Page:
"This award has afforded my colleagues and I the opportunity to carry out research into the impact of training teaching staff in specific strategies that support children who are deafblind. As a not for profit organisation, the Anne Sullivan Centre has been providing training and support to teaching staff for many years however we were unclear about both the training needs of teaching staff and the value of the training we were providing. This award has provided us with the means to find answers to both these questions as it has allowed us pay for facilitators to provide specialized training to teachers. The award and the resulting research project has increased our collaboration with schools and teachers all around Ireland, who are now aware of the condition of deafblindness and the supports available to children who are deafblind."
Catherine McDonald, Researcher, Round One Research Support Framework Bursary recipient
"Within our research group, we are exploring the ways in which educator behaviours differ across a sample of European countries. The award we received as a part of the Research Support Framework has been incredibly helpful for us. While the financial support has been useful in increasing the scale and scope of what it is we are looking at, we feel that the main benefits of the award has been the access to a network of educational researchers (through REX: Research Expertise Exchange) and the overall increase in confidence and motivation from the recognition of how important our research is. Participation in the Research Support Framework has been overwhelmingly positive; we are working on data collection, several papers, and are bouncing ideas together on what we can present at upcoming FÉILTE 2018!"
Dean McDonell; Laura Griffin; Franziska Kartheus; Alexandra Späth; Christina Ditze; Georgia Tania; Stella Politi, and Katarina Micic, Round One Research Support Framework Bursary recipients
"The Teaching Council’s John Coolahan Research Support Framework has allowed us to establish the Irish Research Network in Childhood Bilingualism. The funding has been pivotal in the organisation of events that brought a wide range of people together and we are confident that some of the discussions held during these meetings will lead to interesting cross-disciplinary projects."
Francesca La Morgia; Lorraine Connaughton Crean; Simon Rouse, and Duana Quigley, Round One Research Support Framework Bursary recipients
"'Lay theories’ around theoretical research based approaches within the teaching profession have and continue to exist. Sugrue (1996) and Sexton (2007) indicate that teachers’ perceptions of ‘research’ is distinct from the development of their knowledge base, for which there is a strong emphasis. Sugrue (2009) also commented that in the context of research, teachers in general would not know where to begin or look. Gleeson (2012) outlined that research as an integrated component of professional practice was a clear case of ‘rhetoric versus reality’. In recent times, policy and practice regarding research in the teaching profession has been supported and facilitated in an effective manner through bodies such as the Teaching Council. In the context of initial teacher education (ITE), the increased emphasis on methods coupled with technological tools and analysis software has broadened the scope for greater interaction. The benefits of this are potentially profound in terms of the scope of learning intentions/outcomes and the organisation of learning experiences in a meaningful, inclusive and reflective manner. However, the grounding of core philosophical understanding within the field of education research needs attention. Paradigmatic orientations as well as the evolution of research methods within specific epistemological, phenomenological, ontological and axiological contexts must become an embedded component. This can enable a prospective teacher to identify elements in real time practice, through the lens of research, and apply the relevant research criteria to develop, enhance and create truly meaningful, inclusive and refective learning experiences that benefit teacher, student and school communities."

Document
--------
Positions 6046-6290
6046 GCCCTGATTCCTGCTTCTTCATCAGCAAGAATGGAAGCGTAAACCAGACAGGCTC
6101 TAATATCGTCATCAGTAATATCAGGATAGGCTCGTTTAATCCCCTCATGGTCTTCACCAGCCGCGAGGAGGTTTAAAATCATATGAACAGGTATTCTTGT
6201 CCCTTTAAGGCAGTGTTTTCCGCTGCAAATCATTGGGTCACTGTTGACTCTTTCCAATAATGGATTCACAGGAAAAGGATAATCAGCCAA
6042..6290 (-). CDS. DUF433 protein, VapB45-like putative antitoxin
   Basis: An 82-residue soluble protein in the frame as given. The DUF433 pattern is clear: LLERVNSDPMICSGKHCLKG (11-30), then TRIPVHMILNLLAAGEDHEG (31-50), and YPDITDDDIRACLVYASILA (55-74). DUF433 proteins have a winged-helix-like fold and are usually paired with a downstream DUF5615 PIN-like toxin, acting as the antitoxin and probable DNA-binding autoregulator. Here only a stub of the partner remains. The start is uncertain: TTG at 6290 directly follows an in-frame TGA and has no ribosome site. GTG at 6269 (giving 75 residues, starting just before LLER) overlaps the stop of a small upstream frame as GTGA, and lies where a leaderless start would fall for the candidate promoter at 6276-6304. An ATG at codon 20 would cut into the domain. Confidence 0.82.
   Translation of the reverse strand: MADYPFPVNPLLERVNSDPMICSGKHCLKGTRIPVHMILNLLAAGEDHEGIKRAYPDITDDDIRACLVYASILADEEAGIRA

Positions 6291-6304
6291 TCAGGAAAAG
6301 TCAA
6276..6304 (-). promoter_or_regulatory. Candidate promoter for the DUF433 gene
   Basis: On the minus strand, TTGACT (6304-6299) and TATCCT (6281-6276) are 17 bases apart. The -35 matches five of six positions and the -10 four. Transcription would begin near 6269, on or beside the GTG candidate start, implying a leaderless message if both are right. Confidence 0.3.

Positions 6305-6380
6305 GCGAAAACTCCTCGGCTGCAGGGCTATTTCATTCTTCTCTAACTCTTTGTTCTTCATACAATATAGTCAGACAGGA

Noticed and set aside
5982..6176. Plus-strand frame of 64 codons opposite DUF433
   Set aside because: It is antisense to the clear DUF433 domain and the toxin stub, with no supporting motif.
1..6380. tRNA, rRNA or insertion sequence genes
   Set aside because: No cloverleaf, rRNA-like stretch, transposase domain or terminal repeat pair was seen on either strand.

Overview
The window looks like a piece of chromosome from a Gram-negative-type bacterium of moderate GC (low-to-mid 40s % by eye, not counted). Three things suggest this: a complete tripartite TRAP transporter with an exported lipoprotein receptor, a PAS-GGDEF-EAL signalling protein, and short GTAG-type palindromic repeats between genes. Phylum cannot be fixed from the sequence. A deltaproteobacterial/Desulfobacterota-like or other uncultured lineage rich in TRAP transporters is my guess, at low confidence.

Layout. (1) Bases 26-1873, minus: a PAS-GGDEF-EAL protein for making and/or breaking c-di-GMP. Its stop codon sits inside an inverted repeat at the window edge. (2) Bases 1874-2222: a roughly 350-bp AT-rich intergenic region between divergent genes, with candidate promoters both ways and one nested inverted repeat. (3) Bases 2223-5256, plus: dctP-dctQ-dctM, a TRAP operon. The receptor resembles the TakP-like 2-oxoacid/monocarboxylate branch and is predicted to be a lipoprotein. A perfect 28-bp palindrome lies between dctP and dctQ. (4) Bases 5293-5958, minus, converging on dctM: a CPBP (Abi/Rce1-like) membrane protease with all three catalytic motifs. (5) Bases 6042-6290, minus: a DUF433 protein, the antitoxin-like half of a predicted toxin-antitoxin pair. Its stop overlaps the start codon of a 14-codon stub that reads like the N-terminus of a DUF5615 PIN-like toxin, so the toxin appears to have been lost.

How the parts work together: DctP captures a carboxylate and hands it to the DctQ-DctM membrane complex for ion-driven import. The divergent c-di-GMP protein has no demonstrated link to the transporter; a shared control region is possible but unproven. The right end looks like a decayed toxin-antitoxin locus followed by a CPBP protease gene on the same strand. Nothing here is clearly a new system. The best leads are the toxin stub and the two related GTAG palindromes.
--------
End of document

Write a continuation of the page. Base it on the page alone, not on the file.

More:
Joseph Lyster, Round One Research Support Framework Bursary recipient
"The Teaching Council funding has enabled us to promote a collaborative approach to professional development which essentially has been proven to improve pedagogy, student learning and organisational development. The funding has enabled us to roll this approach out to interested staff members and to facilitate teaching colleagues in the implementation of lesson study cycles. Teachers are actively involved and supported in the recording and analysis of research data and will subsequently publish/share findings. Their teaching practice will be research-led and informed."
Kathryn McSweeney and Olivia Gadd, Round One Research Support Framework Bursary recipients
"The award and the support of the Teaching Council’s John Coolahan Research Support Framework has been of huge benefit to our project which looks at teachers' understanding of neuropsychology in the classroom. This involves looking at teachers' ideas and opinions on topics such as neuropsychological assessment and reports, accommodating children with poor self-regulation in the classroom, and reintegrating children with brain injury successfully back into school. The Teaching Council have been supportive in sharing information on the online element of our project as well as the focus groups and workshop we have organised. The funding has allowed for resources to be developed for teachers, successful workshop set-up, and will help us disseminate our findings."
Michelle Downes and Aisling O’Sullivan, Round One Research Support Framework Bursary recipients